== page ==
Once again, the White Sox were back to getting blanked.
This time, it was at the hands of Detroit Tiger lefty Willie Mitchell, who threw a five-hitter to send the White Sox to their fourth loss in five games, over which they’d scored four runs total.
I liked the way the Chicago Tribune’s I.E. Sanborn put it:
Continuing their system of hitting in the passive voice, the White Sox submitted to a whitewash at the hands of Detroit yesterday in the second game of the series. Score, 3 to 0.
Hitting in the passive voice consists of making all one’s hits with nobody on and striking out with runners on third.
Red Faber was the hard-luck starter, as he was undermined by his defense and umpire Dick Nallin, whom we last saw giving Cleveland a run on a balk.
The Tigers led 1-0 through five without a hit. Faber deserved part of the blame for walking Harry Heilmann to lead off the second, but by both available accounts, Buck Weaver airmailed a throw to Chick Gandil on a routine grounder, allowing Heilmann to score. Weaver, writes Sanborn, “took careful aim and hit the concrete barrier back of Gandil.”
That turned out to be enough to win, but the Sox fell further behind after a Ty Cobb RBI triple in the sixth. Both the Tribune and Examiner say Cobb should have been rung up the pitch before. From Sanborn:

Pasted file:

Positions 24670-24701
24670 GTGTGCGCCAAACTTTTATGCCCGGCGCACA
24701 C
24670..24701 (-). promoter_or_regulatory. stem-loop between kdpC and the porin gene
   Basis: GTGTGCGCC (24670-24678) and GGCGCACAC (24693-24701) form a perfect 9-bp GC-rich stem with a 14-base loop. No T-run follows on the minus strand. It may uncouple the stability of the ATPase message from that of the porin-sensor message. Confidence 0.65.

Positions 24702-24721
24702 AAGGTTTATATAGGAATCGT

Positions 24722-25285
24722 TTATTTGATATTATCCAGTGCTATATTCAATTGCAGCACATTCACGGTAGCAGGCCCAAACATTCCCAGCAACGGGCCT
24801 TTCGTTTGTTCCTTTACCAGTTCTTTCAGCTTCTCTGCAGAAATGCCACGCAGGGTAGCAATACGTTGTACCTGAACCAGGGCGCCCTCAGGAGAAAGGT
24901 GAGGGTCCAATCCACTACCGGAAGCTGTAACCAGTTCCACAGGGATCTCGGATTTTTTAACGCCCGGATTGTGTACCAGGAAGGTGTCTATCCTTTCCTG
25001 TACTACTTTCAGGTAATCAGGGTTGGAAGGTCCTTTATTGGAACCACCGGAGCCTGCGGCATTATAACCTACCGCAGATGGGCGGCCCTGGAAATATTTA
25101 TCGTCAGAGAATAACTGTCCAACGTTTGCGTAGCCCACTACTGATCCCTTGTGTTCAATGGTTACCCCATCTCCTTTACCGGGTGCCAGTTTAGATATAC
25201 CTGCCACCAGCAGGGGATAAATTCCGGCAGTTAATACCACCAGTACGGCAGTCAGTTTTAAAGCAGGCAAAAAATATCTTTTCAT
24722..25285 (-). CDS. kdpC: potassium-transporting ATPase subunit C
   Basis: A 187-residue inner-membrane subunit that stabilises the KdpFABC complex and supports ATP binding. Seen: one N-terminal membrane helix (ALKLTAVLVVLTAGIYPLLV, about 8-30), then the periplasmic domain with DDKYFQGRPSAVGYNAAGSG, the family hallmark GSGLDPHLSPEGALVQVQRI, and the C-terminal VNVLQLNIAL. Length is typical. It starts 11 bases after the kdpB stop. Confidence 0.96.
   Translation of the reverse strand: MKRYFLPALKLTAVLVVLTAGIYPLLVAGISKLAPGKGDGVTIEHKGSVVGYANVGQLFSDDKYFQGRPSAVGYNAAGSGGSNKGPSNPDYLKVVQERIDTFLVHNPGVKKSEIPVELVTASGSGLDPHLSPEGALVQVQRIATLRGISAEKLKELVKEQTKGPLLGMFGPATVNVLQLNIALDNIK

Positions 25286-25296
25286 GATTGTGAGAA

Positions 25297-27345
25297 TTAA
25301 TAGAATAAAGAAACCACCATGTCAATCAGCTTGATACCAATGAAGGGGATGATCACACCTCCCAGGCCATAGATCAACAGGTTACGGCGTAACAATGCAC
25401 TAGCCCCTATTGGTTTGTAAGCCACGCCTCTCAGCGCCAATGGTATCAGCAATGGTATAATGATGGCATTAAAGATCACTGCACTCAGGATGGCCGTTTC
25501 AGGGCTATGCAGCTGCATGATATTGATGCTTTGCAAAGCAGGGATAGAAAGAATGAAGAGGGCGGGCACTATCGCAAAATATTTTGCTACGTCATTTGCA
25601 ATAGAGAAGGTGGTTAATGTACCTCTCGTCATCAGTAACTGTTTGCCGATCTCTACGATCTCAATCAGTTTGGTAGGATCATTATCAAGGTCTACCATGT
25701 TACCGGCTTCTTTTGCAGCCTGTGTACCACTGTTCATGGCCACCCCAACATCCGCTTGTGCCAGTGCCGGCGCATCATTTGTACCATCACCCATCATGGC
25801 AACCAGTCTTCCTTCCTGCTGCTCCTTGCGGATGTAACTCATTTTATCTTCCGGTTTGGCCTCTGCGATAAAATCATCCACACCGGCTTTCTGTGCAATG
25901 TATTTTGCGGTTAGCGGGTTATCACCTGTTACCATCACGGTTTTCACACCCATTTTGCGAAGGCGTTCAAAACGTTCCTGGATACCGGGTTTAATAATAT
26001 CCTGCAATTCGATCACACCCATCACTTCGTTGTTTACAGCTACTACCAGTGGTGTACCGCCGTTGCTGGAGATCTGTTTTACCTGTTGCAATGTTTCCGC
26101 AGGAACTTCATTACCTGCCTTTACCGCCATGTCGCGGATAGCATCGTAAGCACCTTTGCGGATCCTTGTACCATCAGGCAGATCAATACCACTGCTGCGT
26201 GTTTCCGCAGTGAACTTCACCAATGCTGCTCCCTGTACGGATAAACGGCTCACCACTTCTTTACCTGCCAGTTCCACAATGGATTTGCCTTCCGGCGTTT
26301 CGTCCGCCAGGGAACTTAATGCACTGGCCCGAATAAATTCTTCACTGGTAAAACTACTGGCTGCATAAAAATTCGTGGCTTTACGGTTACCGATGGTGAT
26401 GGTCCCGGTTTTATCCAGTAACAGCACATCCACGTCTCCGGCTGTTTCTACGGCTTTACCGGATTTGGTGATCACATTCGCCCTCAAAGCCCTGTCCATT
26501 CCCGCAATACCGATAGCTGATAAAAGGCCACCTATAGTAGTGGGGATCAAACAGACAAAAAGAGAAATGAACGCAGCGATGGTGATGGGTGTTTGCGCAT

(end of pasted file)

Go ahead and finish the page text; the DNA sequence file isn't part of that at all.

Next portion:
Cobb was next, and, with the count two strikes and one ball on the Georgia firecracker, Faber grooved one which Cobb let go by. Nallin [...] called it a ball, and made [Ray] Schalk and Faber so hoppin’ mad it looked as if they might kick themselves out of the game. It is some robbery to rob a pitcher of the credit of striking out Cobb, you know. The next ball pitched Cobb slugged over John Collins’ head for three bases, scoring Young and putting the game out of Chicago’s reach.
After that, Pants Rowland removed an incensed Faber for Reb Russell, who gave up a sacrifice fly for a 3-0 Detroit lead.
The White Sox outhit the Tigers, but not enough to count (5-3). They couldn’t move any of the three leadoff hitters who reached, and they didn’t have enough in the tank to compile late rallies, either. Irving Vaughan of the Examiner said “Mitchell’s portside slants breezed across the pan in such deceptive style.”
Vaughan also called Mitchell “ancient,” which is curious considering Mitchell was 27 years old. Perhaps he meant baseball-wise, as Mitchell pitched his first full season at age 20.
The loss knocked the White Sox into a first-place tie with the Red Sox, although the Sox had played four more games than the Red Sox at that point — and scored five fewer runs.
Record: 10-6 | Box score